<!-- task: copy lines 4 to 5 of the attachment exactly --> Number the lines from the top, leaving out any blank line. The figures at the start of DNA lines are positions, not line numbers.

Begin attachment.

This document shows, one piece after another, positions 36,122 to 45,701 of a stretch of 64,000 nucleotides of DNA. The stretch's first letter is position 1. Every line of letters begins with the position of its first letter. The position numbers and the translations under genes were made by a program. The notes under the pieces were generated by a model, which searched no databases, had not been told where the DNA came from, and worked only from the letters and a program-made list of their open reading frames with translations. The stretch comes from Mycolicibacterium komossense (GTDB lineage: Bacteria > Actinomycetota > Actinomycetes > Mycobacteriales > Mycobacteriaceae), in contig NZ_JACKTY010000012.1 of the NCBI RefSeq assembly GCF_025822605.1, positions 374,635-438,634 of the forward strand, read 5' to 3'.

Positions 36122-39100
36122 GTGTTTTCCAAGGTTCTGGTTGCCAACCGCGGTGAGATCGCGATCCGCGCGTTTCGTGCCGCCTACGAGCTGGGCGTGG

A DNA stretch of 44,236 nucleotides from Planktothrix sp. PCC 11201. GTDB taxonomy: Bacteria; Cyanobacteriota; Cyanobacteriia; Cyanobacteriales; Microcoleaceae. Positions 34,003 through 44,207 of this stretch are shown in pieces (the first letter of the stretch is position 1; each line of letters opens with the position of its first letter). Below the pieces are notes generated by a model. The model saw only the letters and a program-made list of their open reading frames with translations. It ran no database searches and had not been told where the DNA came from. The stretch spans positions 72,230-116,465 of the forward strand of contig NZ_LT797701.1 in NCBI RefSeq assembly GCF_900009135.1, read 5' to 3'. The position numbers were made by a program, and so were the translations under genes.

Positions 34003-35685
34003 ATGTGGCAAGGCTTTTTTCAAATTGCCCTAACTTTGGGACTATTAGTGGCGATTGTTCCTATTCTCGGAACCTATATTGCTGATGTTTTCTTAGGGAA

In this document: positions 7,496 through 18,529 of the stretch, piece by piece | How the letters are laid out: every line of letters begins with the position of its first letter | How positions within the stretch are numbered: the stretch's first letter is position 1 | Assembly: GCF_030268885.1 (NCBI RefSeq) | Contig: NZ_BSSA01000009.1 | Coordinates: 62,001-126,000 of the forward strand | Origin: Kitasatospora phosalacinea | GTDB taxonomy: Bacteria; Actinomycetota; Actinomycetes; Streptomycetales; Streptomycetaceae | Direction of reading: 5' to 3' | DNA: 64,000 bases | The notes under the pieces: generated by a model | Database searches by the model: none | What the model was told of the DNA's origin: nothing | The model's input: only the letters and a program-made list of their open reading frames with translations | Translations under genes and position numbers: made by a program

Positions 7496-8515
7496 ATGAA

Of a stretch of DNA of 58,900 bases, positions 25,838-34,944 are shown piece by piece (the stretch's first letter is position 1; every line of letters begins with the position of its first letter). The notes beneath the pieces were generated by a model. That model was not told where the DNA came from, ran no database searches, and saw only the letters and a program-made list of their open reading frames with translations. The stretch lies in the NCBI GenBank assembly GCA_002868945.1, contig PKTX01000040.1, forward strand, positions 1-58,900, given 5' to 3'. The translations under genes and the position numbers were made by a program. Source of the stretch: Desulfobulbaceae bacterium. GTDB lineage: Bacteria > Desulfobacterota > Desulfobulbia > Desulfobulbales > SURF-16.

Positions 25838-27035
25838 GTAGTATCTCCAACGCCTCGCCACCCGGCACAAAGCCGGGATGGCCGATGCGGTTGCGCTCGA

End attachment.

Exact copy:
A DNA stretch of 44,236 nucleotides from Planktothrix sp. PCC 11201. GTDB taxonomy: Bacteria; Cyanobacteriota; Cyanobacteriia; Cyanobacteriales; Microcoleaceae. Positions 34,003 through 44,207 of this stretch are shown in pieces (the first letter of the stretch is position 1; each line of letters opens with the position of its first letter). Below the pieces are notes generated by a model. The model saw only the letters and a program-made list of their open reading frames with translations. It ran no database searches and had not been told where the DNA came from. The stretch spans positions 72,230-116,465 of the forward strand of contig NZ_LT797701.1 in NCBI RefSeq assembly GCF_900009135.1, read 5' to 3'. The position numbers were made by a program, and so were the translations under genes.

Positions 34003-35685